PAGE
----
12 January 2011


The book's central character, Rose, realizes at the age of nine that she can "taste" the feelings of the people that make the food she eats. When I was explaining that to a friend, she mentioned that it was somewhat like Like Water for Chocolate, that it had the same premise.  I readily agreed, but as I read, I realized that the two books are nothing alike.  Where Like Water for Chocolatehad a definite mystical flavor, this book has a far more "practical" (for want of a better word) approach.  The author uses the trait as a device to illustrate the central character's struggle with growing up, growing aware of the limitations of people in general, and her family in particular.  With it she was able to talk about the loss of innocence and a child's  difficulty in dealing with the fact that those around them, including parents, aren't perfect, without sounding trite or preachy.  I found it interesting that the only person in Rose's life who was close to perfect, was a character who NEVER made Rose anything to eat, so we never got to see their inner feelings and thus their shortcomings.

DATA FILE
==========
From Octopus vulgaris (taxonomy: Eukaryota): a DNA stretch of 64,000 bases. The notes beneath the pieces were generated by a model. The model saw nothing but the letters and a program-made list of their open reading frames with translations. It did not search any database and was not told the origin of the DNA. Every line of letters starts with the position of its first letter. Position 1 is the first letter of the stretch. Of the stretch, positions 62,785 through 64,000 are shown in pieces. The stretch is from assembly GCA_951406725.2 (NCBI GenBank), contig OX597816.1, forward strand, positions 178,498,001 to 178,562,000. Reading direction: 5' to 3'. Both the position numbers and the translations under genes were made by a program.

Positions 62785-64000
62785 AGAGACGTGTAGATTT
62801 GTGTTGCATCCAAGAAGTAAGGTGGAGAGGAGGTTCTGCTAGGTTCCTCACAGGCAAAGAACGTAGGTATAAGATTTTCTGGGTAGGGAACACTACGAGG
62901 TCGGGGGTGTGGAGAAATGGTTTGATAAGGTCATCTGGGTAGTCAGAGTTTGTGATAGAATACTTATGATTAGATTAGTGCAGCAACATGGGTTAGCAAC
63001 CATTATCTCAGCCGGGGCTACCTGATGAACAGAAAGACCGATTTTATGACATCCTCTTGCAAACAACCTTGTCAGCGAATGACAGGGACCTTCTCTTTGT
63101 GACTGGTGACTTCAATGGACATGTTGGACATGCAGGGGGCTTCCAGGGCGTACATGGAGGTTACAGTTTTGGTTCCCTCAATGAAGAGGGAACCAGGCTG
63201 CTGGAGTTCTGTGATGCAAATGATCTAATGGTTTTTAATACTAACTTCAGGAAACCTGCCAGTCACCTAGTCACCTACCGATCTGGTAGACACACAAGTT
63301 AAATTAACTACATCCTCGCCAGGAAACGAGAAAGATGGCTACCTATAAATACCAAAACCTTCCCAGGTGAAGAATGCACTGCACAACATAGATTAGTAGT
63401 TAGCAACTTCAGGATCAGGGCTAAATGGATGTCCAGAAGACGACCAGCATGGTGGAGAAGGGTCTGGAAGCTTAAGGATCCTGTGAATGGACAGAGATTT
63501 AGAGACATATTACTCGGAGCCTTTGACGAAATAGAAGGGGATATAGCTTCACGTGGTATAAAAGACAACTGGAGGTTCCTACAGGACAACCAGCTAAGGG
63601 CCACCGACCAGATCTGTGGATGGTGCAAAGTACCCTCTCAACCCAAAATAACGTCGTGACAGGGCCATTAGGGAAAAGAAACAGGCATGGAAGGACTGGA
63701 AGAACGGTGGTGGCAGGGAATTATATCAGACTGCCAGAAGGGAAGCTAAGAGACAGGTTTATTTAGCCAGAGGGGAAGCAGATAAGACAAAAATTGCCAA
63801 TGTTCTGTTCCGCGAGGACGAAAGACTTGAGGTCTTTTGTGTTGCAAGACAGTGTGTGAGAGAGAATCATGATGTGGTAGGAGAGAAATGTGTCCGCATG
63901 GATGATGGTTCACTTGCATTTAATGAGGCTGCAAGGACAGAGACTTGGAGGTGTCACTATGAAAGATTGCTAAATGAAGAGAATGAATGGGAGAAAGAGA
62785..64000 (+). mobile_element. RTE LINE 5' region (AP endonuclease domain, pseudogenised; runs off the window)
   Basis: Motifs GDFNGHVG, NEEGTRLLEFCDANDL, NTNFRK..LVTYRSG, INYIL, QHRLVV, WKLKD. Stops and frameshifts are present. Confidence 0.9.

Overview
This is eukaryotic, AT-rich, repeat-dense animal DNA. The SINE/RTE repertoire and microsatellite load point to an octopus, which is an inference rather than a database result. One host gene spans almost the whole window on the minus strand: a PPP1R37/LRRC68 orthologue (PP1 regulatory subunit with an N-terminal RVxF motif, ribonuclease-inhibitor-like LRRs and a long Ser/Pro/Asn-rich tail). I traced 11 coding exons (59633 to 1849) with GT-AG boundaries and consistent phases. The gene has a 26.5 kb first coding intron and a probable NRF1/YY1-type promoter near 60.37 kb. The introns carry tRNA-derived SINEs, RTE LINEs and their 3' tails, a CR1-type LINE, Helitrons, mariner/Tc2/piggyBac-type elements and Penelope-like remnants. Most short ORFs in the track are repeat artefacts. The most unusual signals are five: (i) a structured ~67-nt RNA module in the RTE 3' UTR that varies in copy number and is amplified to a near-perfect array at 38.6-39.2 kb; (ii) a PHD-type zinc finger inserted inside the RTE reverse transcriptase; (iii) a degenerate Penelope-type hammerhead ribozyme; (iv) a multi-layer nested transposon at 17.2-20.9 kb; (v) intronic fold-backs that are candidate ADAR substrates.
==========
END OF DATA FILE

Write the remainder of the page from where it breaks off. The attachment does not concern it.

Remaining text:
Rose wasn't the only character in the book that intrigued me, either.  Although the character of the mother was complex, I found Rose's brother and father much more interesting and the mother much more of a standard character.  In addition, Grandma in Washington and Sherrine were great characters who helped tell us about life.

All in all, I definitely liked the way the author used her quirky characters to weave a great story about growing up and learning to deal with what life throws at you. In fact, I told myself that I was going to be more stingy and discerning with my 5 star rating this year, but this book just fits the bill. It was a draws me in, intrigues me, can't wait to see where it goes, WOW! book. Thanks to my friend Scoozer for bringing it to my attention. [

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